Lit: A Column About Good Books (June)

Orientation: And Other Stories by Daniel Orozco and Ladies and Gentlemen by Adam Ross

I once heard someone say that only English majors like short stories, which sadly seems truer than I’d like to admit. Short fiction is a lovely, underrated medium—one with few popular literary heavyweights to popularize the form. This is the part where I’m supposed to introduce a couple collections that will change the minds of short story haters, but the truth is that the eccentric characters and unconventional places they take us can never really have broad appeal—and that’s largely what makes short stories so much fun.

Orientation: And Other Stories is a surprisingly varied debut collection from Daniel Orozco that offers brief glimpses into irregular lives—the sorts of characters who are too strange to carry a novel, but can certainly be understood in a short story. “Somoza’s Dream” is a about an exiled dictator and the people who surround him; “Officer’s Weep” is a love story between two cops in the form of a police report. My favorite story is the wonderfully inventive “Hunger Tales,” a series of vignettes that captures all the emotions that we associate with eating in the span of 20 pages. Orozco’s stories will remind you of George Saunders, but a little darker and with a lot more heart.

Adam Ross’s Ladies and Gentlemen is similar in its contemplation of ambiguous lives, but perhaps a bit crueler in that exploration. Ross made waves last year with his debut novel Mr. Peanut, though these short stories are far less violent or grotesque. Ladies and Gentlemen doesn’t have the same moments as Orientation, but it’s a more cohesive collection, tonally and thematically. Some of the characters and stories are relatable—the brotherly conflict of “When in Rome” is universal for anyone with a sibling—and some are intentionally less so, like “The Suicide Room,” a cruel tragedy about two college students who challenge each other to escalating dares. But perhaps the most heartbreaking story is the opener, “Futures,” about a man duped in his desperate pursuit of a job at a mysterious company called Auratec. I don’t want to give away the ending, but trust me when I say that it’s both hilarious and heartbreaking, as emotionally resonant as any novel.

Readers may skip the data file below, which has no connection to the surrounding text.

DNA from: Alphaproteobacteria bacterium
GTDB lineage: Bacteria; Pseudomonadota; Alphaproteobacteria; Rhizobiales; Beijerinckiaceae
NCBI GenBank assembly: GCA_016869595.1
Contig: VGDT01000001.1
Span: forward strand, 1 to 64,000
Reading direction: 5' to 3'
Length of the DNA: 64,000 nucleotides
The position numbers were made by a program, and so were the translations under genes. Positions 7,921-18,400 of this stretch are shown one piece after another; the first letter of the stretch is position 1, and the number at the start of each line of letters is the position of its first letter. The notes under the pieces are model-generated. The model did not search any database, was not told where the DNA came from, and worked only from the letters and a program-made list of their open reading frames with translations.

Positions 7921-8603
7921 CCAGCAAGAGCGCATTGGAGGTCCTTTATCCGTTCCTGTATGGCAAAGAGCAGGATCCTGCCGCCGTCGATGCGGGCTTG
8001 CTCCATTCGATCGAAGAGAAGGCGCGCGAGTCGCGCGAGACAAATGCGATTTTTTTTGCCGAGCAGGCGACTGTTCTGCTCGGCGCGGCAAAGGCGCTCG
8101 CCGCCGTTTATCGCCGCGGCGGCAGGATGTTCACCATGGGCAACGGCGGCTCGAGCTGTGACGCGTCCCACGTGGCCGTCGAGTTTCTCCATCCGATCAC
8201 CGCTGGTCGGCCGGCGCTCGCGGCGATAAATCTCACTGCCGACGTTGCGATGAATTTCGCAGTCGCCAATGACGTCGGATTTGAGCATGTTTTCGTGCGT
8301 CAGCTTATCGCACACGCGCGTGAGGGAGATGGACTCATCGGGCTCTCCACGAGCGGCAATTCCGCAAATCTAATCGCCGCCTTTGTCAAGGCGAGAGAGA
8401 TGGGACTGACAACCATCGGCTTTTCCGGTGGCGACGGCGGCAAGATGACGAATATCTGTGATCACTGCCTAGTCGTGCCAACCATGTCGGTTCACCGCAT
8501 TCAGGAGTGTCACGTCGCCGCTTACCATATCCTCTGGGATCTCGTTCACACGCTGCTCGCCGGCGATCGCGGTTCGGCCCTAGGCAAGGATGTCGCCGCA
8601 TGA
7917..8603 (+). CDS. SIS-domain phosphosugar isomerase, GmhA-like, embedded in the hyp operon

Read If You: Like short fiction, or believe you could ever fall in love with an English major.

Vaclav & Lena by Haley Tanner

There’s no shortage of sweetness in Vaclav & Lena, a romance that opens with its titular lovers at the adorable age of ten, preparing to perform a magic show on the boardwalk of Coney Island. They are the children of Russian immigrants, but from very different upbringings. Vaclav’s home is warm; his mother Raisa is a tough but generous figure. Lena, on the other hand, doesn’t have a real family, and barely has a place to live. She sleeps in a disheveled apartment with her aunt, a stripper (really, a prostitute), a fact revealed in one of the book’s best chapters when Raisa walks Lena home, puts her to bed, and cleans the apartment. As it turns out, Raisa does this every night.

Vaclav is the magician, but it’s Lena who actually performs the disappearing act. One day, without explanation, she vanishes from Vaclav’s life. The book jumps ahead seven years, when they meet again, and their relationship becomes something more than a childhood friendship. The last act feels a little rushed, but the revelation Vaclav comes to in learning the circumstances around Lena’s disappearance is handled with a rare narrative deftness.

Also, as much as the book is about Vaclav and Lena, it’s about Vaclav and his mother, and both relationships are told convincingly and honestly. I wish Vaclav himself had a bit more depth to him, but it’s easy to accept him as the dopey, naive narrator of the book.

I’m not one for love stories—I realize that saying so makes me sound crotchety, maybe cynical—but the underlying darkness of Vaclav & Lena keeps it from being too saccharine. I think it’s important to know that Haley Tanner met her husband after he was diagnosed with Stage 3 melanoma at the age of 25. I learned this long after I read the book in a heartbreaking video on the New York Times website. It’s one of the saddest things I’ve ever watched, and it brings together the central lesson of Tanner’s novel: love doesn’t solve tragic circumstances—it perseveres in spite of them.

Read If You: Have ever felt like you lost someone that could never be replaced. TC mark


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  • statusandapager


  • Michael Koh

    cool thanks

  • karina

    Cool column. Thanks for your offers of lit AND optimism on the state of books..

  • ciaosandy

    Will check out the short stories, thanks!

  • Kyle Brandon Smith

    This is awesome. I'm really excited about this column.

  • eferf88
  • Austin

    More columns on good books!!

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